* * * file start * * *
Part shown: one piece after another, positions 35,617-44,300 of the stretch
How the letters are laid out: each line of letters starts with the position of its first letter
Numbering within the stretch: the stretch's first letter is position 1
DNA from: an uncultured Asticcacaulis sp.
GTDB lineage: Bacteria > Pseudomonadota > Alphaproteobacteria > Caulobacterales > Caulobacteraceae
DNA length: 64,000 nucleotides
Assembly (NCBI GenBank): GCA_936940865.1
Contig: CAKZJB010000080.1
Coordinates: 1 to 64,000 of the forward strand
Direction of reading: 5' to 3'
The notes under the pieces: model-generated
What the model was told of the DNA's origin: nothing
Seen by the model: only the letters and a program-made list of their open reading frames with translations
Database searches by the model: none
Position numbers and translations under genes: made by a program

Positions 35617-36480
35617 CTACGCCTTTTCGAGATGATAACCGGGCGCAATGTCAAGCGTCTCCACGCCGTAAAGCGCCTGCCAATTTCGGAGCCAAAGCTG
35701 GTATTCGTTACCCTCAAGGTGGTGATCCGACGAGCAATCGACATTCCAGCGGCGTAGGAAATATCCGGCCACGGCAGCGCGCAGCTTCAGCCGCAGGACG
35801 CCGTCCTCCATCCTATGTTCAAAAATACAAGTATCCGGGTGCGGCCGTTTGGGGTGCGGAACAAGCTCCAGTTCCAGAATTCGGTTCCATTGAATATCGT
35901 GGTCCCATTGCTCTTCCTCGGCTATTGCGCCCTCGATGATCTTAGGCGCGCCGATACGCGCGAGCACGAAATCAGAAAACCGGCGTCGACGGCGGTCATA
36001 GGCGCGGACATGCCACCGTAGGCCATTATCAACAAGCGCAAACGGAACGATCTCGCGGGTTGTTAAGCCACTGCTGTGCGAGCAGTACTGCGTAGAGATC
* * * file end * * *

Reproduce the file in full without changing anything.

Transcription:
Part shown: one piece after another, positions 35,617-44,300 of the stretch
How the letters are laid out: each line of letters starts with the position of its first letter
Numbering within the stretch: the stretch's first letter is position 1
DNA from: an uncultured Asticcacaulis sp.
GTDB lineage: Bacteria > Pseudomonadota > Alphaproteobacteria > Caulobacterales > Caulobacteraceae
DNA length: 64,000 nucleotides
Assembly (NCBI GenBank): GCA_936940865.1
Contig: CAKZJB010000080.1
Coordinates: 1 to 64,000 of the forward strand
Direction of reading: 5' to 3'
The notes under the pieces: model-generated
What the model was told of the DNA's origin: nothing
Seen by the model: only the letters and a program-made list of their open reading frames with translations
Database searches by the model: none
Position numbers and translations under genes: made by a program

Positions 35617-36480
35617 CTACGCCTTTTCGAGATGATAACCGGGCGCAATGTCAAGCGTCTCCACGCCGTAAAGCGCCTGCCAATTTCGGAGCCAAAGCTG
35701 GTATTCGTTACCCTCAAGGTGGTGATCCGACGAGCAATCGACATTCCAGCGGCGTAGGAAATATCCGGCCACGGCAGCGCGCAGCTTCAGCCGCAGGACG
35801 CCGTCCTCCATCCTATGTTCAAAAATACAAGTATCCGGGTGCGGCCGTTTGGGGTGCGGAACAAGCTCCAGTTCCAGAATTCGGTTCCATTGAATATCGT
35901 GGTCCCATTGCTCTTCCTCGGCTATTGCGCCCTCGATGATCTTAGGCGCGCCGATACGCGCGAGCACGAAATCAGAAAACCGGCGTCGACGGCGGTCATA
36001 GGCGCGGACATGCCACCGTAGGCCATTATCAACAAGCGCAAACGGAACGATCTCGCGGGTTGTTAAGCCACTGCTGTGCGAGCAGTACTGCGTAGAGATC